Moses has decided that he now likes Peppa Pig more than he likes Play School, so we’ve started recording away in order to build up a stockpile of episodes so that he can watch them when we want him to, rather than when they’re on. Peppa Pig is a cute and funny show, but not only is it impossible to watch more than one episode without starting to speak in a British accent, it only goes for 5 minutes – FIVE!! I can’t eat breakfast and shower in 5 minutes (it turns out). I barely even make it back to my cereal before I hear the “Mooooooooore piiiiiiiiiiiiiiiig!” call and have to launch into what’s become an almost-hourly lecture on the benefits of using the word “please.” Dear makers of Peppa Pig: Can you make your shows at least 3 times longer? Pleeeeease?
I’ve never really trusted my skills in the kitchen, but I’m starting to wonder if maybe, when it comes to cooking and baking, it’s not so much that I can’t as that I can’t be bothered. If practice really does make perfect, my experiments in the kitchen should yield inedible and awful-looking blobs, where they’re mostly quite tasty and impressive. Mind you, I’m not talking about recipes like four tier chocolate layer cake here; just shortbread and Anzac biscuits and stir fry. And popcorn – turns out I’m a pro at popping corn. I made yet another perfect batch this week, so I’m thinking of trying out for the next Masterchef.
Now that Moses is understanding promises and then holding us to them, we have to be very careful about how we speak around him. It’s no longer possible to casually mention the possibility of a ride in Mamachi’s car later in the day; casual mentions equal promises, and broken promises equal meltdowns. So as not to raise Mo’s hopes unnecessarily, my husband and I have taken to word-spelling and obtuse descriptions when in his company, saying things to each other like, “Do you think this afternoon we’ll have a chance to go on an excursion to the nearby body of water upon which creatures of the feathered and winged variety float?” (My husband: “What are you talking about?!” Me: “The D-U-C-K-S!”). We’re soon going to have to work out a code system or start having our deep and meaningful conversations only when our son’s not around; I’m not sure how far he is from saying “passive-aggressive” or “complementarianism,” but I don’t want to take the risk.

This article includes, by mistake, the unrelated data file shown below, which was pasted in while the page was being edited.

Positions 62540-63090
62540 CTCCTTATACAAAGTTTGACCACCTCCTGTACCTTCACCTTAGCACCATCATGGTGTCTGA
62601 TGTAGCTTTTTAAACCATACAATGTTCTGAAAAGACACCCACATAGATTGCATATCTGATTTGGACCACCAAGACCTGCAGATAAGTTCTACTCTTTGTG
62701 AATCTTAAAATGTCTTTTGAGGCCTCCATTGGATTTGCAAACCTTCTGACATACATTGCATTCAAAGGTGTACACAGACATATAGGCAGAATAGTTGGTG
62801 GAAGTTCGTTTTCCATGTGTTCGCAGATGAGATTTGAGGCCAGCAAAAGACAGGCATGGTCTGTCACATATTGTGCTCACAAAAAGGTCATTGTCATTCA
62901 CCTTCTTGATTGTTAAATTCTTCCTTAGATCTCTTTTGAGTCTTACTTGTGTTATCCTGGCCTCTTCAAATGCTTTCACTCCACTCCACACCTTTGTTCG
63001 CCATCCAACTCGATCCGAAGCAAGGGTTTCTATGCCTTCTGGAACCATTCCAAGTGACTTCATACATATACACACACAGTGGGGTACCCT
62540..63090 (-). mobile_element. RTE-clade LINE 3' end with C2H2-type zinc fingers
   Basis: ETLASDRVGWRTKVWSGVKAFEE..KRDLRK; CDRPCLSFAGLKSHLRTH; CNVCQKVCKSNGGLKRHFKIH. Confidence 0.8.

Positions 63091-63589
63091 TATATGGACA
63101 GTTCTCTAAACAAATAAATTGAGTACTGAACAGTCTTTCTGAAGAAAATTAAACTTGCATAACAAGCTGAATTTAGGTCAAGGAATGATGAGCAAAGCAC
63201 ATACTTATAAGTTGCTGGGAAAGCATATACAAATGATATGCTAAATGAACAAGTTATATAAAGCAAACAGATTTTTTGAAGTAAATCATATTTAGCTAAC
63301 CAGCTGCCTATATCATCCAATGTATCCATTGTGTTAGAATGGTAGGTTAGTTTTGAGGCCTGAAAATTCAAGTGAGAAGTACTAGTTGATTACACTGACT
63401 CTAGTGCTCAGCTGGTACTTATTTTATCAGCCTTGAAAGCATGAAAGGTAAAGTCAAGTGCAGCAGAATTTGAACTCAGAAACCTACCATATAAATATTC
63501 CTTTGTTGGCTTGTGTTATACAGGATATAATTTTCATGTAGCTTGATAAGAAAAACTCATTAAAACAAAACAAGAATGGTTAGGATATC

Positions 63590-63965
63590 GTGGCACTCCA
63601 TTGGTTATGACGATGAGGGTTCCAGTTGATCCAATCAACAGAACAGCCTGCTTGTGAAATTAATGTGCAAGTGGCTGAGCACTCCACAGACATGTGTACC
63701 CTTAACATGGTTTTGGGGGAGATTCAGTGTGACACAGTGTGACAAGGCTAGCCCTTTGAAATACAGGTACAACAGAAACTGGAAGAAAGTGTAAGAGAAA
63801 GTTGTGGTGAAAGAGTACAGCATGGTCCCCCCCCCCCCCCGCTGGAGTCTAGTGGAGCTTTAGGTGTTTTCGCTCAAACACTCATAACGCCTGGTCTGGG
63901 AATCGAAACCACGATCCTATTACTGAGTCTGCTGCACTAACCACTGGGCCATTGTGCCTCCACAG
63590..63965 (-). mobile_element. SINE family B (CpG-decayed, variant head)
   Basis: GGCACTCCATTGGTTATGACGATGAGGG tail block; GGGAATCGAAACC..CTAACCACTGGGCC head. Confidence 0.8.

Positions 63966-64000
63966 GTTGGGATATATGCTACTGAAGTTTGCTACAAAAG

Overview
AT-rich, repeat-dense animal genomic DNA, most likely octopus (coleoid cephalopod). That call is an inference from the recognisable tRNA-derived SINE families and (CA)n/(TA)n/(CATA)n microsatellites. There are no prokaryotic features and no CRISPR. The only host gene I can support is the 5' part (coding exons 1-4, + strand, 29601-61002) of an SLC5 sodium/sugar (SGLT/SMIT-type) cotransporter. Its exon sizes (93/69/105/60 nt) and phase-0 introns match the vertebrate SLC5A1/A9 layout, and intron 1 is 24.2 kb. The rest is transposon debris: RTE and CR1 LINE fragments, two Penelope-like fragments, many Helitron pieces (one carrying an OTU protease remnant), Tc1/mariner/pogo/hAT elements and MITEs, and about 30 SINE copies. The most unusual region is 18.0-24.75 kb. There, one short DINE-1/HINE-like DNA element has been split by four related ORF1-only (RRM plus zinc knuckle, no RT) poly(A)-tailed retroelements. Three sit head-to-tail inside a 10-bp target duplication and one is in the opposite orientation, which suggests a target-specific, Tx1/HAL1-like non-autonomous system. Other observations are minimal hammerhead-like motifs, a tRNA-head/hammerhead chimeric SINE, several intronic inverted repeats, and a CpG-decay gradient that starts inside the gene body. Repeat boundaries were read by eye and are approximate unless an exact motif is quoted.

A couple of weeks ago I handed in my first essay of the semester. It was on Hebrews, and started thus: “In the past critics have offered many and various ideas relating to the authorship, dating, location, recipients and structure of the letter ‘to the Hebrews.’” I thought this was the cleverest thing I’d ever come up with until my husband told me he didn’t get it, but the marker totally got it. I received my essay back this week and found a comment next to this line saying, “A nice allusion to Hebrews 1:1!” which made my
day week month.
I started reading The Marriage Plot by Jeffrey Eugenides a little while ago, and then, this week, I stopped. I realised that I was halfway through the book yet still could not care less what happened to any of the characters, and that even if it ended in the best possible way I’d still have to actually read my way there. I don’t remember ever not finishing a book before, and I’m still feeling a strange combination of guilt (Have I given it enough of a chance? Can I judge it without finishing it?) mixed with empowerment (I don’t have time for mediocre writing, Mr Eugenides! You’ll have to do better than that to keep a reader like me interested!). Mostly the guilt one, though.
It’s Friday (how could you, Rebecca Black?), and I plan to strictly enforce my no-internet-on-the weekend rule over the next couple of days. My brain’s feeling soggy after a fortnight of absorbing information (I gave in last weekend in order to cross a few to-dos off my list), so I’m looking forward to letting my mind wander freely rather than being pulled in whichever direction my inbox/Facebook newsfeed/the newspaper/other blogs happen to be moving, and hoping it will feel drier and lighter on the other side.